- Utah Division of Arts & Museums
- Utah Division of State History
- Utah Division of Indian Affairs
- Utah State Library Division
- Utah Office of Multicultural Affairs
- U Serve Utah Utah Commission on Service & Volunteerism
For immediate release
April 18, 2014
Geoffrey Fattah, 801.245.7205
Communications Director, Utah Dept. of Heritage and Arts
For Technical Information: Alycia Aldrich, 801.245-7226
UTAH STUDENTS BRING HISTORY TO LIFE AT UTAH HISTORY DAY STATE COMPETITION
SALT LAKE CITY – About two hundred eighty-five middle and high school students from all over Utah will compete at the annual Utah History Day State Competition next Wednesday, April 23, 2014. Held at Thanksgiving Point, Lehi, this rigorous academic event is the culmination of months of work for these students, who were the top finishers at nine regional events held statewide in February and March.
The contestants range in age from 6th to 12th grade, and represent a broad range of Utah communities. In addition to students from the Wasatch Front, contestants will travel from San Juan, Washington, Cache, Duchesne, Carbon, Sanpete, and Beaver Counties to participate. State winners qualify to represent Utah at the National History Day competition in June, held in Washington, D.C.
Centering their historical research on the annual theme “Rights and Responsibilities in History,” these students have learned to conduct real historical research and analysis, and developed their reading, literacy, critical thinking, and presentation skills. Students will present their work in one of five formats: museum-style exhibit, documentary film, historical performance, original website, or research paper. This competition will showcase student research on topics ranging from slavery and women’s rights to Japanese internment and the Downwinders of Utah, and hundreds more.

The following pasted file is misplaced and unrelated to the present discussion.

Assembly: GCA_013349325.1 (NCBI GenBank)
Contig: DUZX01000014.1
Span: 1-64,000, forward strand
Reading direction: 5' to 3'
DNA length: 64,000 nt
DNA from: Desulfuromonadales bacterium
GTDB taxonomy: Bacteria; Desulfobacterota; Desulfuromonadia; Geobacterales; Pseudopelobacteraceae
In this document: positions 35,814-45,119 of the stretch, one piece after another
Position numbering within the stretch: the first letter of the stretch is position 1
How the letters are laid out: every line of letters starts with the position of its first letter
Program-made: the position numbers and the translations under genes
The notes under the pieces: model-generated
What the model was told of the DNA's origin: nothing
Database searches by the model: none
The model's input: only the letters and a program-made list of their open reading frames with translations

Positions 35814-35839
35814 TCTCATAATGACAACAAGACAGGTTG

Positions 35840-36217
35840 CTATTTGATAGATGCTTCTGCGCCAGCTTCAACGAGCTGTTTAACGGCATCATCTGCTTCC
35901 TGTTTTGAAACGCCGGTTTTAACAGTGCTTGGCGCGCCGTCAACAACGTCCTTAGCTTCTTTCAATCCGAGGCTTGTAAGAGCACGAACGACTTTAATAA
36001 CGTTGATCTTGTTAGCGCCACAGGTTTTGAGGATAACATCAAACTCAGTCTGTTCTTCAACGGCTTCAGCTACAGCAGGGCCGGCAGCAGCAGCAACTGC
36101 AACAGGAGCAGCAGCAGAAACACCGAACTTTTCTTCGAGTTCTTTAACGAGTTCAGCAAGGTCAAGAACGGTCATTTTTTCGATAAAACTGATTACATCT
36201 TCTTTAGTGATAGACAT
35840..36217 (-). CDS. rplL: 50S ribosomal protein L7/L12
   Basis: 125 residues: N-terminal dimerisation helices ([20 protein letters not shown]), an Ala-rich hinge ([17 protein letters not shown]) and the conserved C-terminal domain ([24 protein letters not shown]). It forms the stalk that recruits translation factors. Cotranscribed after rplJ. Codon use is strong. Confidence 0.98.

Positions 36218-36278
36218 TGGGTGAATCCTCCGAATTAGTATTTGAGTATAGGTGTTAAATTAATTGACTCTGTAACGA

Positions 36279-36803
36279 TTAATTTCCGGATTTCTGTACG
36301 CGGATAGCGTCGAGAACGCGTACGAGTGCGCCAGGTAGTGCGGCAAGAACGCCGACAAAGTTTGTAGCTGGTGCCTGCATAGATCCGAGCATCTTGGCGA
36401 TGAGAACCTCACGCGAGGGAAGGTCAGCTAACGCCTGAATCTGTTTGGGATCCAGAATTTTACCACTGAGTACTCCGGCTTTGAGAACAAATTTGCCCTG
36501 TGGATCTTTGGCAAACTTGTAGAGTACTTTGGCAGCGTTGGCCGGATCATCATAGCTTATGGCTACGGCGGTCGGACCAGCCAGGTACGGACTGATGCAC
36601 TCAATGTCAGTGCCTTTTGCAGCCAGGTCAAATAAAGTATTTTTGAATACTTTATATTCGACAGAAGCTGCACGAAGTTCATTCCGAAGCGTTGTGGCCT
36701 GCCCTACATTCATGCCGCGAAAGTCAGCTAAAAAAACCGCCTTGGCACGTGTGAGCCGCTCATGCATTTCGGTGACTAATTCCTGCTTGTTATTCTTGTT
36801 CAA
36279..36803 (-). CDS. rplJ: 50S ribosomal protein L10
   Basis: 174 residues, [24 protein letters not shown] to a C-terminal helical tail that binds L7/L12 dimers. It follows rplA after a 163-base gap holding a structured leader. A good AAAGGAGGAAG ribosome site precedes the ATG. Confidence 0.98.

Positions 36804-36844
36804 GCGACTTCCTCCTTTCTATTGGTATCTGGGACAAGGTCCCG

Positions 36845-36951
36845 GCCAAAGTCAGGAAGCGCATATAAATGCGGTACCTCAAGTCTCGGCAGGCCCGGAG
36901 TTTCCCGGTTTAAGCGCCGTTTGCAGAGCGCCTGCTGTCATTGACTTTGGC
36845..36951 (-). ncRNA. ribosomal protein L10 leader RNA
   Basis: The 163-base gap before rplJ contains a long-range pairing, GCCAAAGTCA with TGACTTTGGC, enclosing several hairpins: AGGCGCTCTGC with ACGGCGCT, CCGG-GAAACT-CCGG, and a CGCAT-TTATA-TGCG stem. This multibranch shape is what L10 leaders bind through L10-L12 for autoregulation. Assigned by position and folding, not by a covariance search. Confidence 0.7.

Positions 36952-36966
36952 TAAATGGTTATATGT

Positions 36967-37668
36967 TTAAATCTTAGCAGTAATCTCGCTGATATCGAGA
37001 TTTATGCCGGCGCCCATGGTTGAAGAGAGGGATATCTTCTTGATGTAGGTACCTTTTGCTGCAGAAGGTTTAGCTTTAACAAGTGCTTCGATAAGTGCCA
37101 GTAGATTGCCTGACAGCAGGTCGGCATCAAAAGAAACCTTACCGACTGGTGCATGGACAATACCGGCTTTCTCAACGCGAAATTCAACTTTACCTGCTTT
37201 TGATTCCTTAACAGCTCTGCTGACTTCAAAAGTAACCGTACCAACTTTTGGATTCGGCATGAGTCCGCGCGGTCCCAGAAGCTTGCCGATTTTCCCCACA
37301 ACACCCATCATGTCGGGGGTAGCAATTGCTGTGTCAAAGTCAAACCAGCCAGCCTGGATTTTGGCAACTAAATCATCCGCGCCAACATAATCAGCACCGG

“I used to hate history,” stated Tabiona high school senior MacKenzie Wagner, a four-time state winner, “but now it’s my favorite subject.” Wagner appreciates how the History Day program offers students much greater depth than a typical lecture in class. “You begin to see the connections in history and understand cause and effect.” She also finds that the skills developed through the History Day process transfer to many other subjects, especially Science and English. Teachers appreciate how the History Day model offers a rich integrated learning experience and helps them to meet a large number of Common Core standards.
Utah History Day (formerly called Utah History Fair) has operated continuously in Utah for more than 30 years and is the official National History Day affiliate program for the state. The program was originally developed and housed at Utah State University. This year, however, it was transferred to the Utah Division of State History in Salt Lake City. ”We could not be happier to provide a new home for Utah’s National History Day program,” states Brad Westwood, Director of the Division of State History. “Students from any community in Utah can participate in this program, which will cultivate a lifelong appreciation of history and heritage in our young people.” Legislation supporting the transfer was passed during the 2014 legislative session. A ceremonial bill signing with Governor Gary Herbert will be held in May.